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Linking Multiple Text Entry Fields

January 17, 2001
by Gary Rosenzweig

Have you ever seen a set of text entry fields that are linked together so the user can just type right from one to the other? You might see this done for fields that let the user type a product serial number, a telephone number, or even a zip+4 code. If you are still not sure what I am talking about, check out this week's example movie below.

These are just three regular text members set to editable and tab to next item. However, I have added Lingo code so that the insertion point immediately follows from one text member to the next after the maximum number of characters have been entered. I've also customized the fields so that only numerical digits can be entered, three in the first two boxes, and four in the last. The behavior I wrote to do this follows. The comments explain each section of code.

I've allowed for customization, so numbers, letters, or additional characters can be specified. The getPropertyDescriptionList handler also determines how many characters will be allowed in the text member sprite.

property s
property pMaxChars
property pAllowNumbers
property pAllowLetters
property pAlsoAllow

on getPropertyDescriptionList me

  list = [:]
  addProp list, #pMaxChars, [#comment: "Maximum Number of Characters", #format: #integer, #default: 3]
  addProp list, #pAllowNumbers, [#comment: "Allow Numbers", #format: #boolean, #default: TRUE]
  addProp list, #pAllowLetters, [#comment: "Allow Letters", #format: #boolean, #default: TRUE]
  addProp list, #pAlsoAllow, [#comment: "Also Allow", #format: #string, #default: ""]
  return list

end

on beginSprite me

  s = me.spriteNum
  sprite(s).member.text = ""

end

on keyDown me

  ok = FALSE

  -- check to see if it is a number
  if pAllowNumbers then
    if "0123456789" contains the key then
      ok = TRUE
    end if
  end if

  -- check to see if it is a letter
  if pAllowLetters then
    if "ABCDEFGHIJKLMNOPQRSTUVWXYZ" contains the key then
      ok = TRUE
    end if
  end if

  -- see if it is another type of character
  if pAlsoAllow contains the key then
    ok = TRUE
  end if

  -- whatever happens, don't exceed max char
  if sprite(me.spriteNum).member.text.length >= pMaxChars then
    ok = FALSE
  end if

  -- pass teh characer if it is allowed
  if ok then
    pass
    
    -- see if the backspace should be passed
  else if the key = BACKSPACE then
    
    if sprite(s).member.text.length = 0 then
      -- if this is the beginning of this member, then backspace to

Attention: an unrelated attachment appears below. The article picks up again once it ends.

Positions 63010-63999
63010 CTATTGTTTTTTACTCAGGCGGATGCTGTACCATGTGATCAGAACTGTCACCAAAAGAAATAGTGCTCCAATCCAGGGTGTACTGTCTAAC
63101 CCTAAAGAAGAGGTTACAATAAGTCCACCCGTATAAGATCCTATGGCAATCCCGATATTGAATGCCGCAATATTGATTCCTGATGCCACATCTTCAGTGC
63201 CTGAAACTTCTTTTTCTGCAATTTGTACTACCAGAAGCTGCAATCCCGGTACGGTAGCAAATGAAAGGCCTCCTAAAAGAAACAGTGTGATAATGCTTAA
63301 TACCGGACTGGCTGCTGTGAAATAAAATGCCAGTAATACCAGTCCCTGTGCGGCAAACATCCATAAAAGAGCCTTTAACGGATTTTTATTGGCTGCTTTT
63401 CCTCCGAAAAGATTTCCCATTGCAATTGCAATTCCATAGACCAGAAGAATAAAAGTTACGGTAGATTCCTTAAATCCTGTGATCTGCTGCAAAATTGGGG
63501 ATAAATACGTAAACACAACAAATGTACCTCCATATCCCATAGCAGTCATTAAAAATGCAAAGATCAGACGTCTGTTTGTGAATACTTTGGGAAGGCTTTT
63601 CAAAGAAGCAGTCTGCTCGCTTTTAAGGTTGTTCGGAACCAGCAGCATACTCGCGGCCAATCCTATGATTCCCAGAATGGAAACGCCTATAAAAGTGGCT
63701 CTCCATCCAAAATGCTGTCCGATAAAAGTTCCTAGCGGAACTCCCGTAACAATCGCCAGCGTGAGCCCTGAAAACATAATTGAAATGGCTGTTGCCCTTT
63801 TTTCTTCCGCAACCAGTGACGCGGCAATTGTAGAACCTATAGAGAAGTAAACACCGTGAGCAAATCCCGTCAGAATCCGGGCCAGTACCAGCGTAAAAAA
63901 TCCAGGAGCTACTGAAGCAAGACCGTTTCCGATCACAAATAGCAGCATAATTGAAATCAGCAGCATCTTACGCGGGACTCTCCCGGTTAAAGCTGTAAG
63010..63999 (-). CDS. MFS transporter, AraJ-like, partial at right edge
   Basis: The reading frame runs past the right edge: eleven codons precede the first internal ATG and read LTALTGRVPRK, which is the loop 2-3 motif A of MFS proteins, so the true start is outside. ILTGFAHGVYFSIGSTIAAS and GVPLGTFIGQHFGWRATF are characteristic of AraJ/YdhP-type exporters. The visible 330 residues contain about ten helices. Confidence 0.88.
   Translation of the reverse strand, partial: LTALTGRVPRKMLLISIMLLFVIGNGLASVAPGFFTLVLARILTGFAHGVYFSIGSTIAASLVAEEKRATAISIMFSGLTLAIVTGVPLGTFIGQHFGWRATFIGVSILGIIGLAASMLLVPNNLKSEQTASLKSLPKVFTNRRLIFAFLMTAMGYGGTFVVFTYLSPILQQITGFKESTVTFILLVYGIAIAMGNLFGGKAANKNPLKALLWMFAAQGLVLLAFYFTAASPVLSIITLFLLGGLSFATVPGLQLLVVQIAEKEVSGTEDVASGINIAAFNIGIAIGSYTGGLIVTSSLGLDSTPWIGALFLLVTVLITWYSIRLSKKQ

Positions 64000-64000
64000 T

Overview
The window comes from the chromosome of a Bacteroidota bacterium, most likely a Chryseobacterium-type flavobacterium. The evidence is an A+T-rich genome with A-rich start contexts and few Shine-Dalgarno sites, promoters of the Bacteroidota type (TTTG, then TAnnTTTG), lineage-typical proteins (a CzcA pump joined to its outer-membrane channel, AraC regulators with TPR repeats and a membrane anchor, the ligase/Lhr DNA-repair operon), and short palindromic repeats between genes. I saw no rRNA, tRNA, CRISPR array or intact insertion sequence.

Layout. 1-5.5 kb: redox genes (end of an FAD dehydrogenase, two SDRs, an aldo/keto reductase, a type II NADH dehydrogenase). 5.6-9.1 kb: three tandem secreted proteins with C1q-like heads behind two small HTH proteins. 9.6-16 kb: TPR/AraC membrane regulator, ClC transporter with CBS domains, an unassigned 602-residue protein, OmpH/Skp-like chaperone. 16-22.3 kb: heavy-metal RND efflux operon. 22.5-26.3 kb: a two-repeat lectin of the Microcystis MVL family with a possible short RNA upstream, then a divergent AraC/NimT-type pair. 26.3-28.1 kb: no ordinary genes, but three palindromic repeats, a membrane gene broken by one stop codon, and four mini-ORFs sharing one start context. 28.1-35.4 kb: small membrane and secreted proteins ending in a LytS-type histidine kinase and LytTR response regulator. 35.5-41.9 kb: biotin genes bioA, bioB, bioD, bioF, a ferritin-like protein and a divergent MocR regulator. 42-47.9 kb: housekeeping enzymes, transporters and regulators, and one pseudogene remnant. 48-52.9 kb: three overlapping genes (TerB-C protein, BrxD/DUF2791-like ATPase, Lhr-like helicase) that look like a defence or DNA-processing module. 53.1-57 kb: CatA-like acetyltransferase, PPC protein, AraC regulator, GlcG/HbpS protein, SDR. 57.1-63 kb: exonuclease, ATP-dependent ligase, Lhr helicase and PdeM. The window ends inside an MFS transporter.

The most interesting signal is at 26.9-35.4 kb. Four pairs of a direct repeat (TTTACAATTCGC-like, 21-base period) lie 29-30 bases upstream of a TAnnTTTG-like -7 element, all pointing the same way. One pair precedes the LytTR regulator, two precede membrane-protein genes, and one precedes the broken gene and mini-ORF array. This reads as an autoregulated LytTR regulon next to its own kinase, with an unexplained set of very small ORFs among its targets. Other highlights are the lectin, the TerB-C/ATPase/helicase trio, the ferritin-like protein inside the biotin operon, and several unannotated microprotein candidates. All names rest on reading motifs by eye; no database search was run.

-- the previous member and delete the last character
      if sprite(me.spriteNum-1).member.type = #text then
        the keyboardFocusSprite = me.spriteNum - 1
        textmem = sprite(s-1).member
        textmem.text = textmem.text.char[1..textmem.text.length-1]
        stopEvent
      end if
    else
      -- this is a normal backspace
      pass
    end if
    
  else if the key = TAB then
    -- allow the user to tab, too
    pass
    
  else
    -- stop all other characters
    stopEvent
  end if

end

on keyUp me

  -- see if it is time to go to the next text member sprite
  if sprite(me.spriteNum).member.text.length >= pMaxChars then
    the keyboardFocusSprite = me.spriteNum + 1
  end if

end

To use this code to link together text members, you need to place it on each of the text member sprites. Then, you need to make sure that they are in consecutive sprite channels. Check the example movie if you want to see how it fits together. I know this isn't the most exciting piece of code, but it can serve a purpose in the right application. It will certainly help a confused user to enter the right type of data.

A sample Director 8 movie is available for download in Mac or Windows format.

Gary Rosenzweig's two most recent books are:

More information about these books can be found at http://clevermedia.com/resources/bookstore/. They can be purchased there, or in your local bookstore.

Gary Rosenzweig is the Chief Engineer, founder, and owner of CleverMedia, a game and multimedia development company in Denver, Colorado. He is the author of ten books on Macromedia Director and Flash, including his latest, Special Edition Using Director MX.

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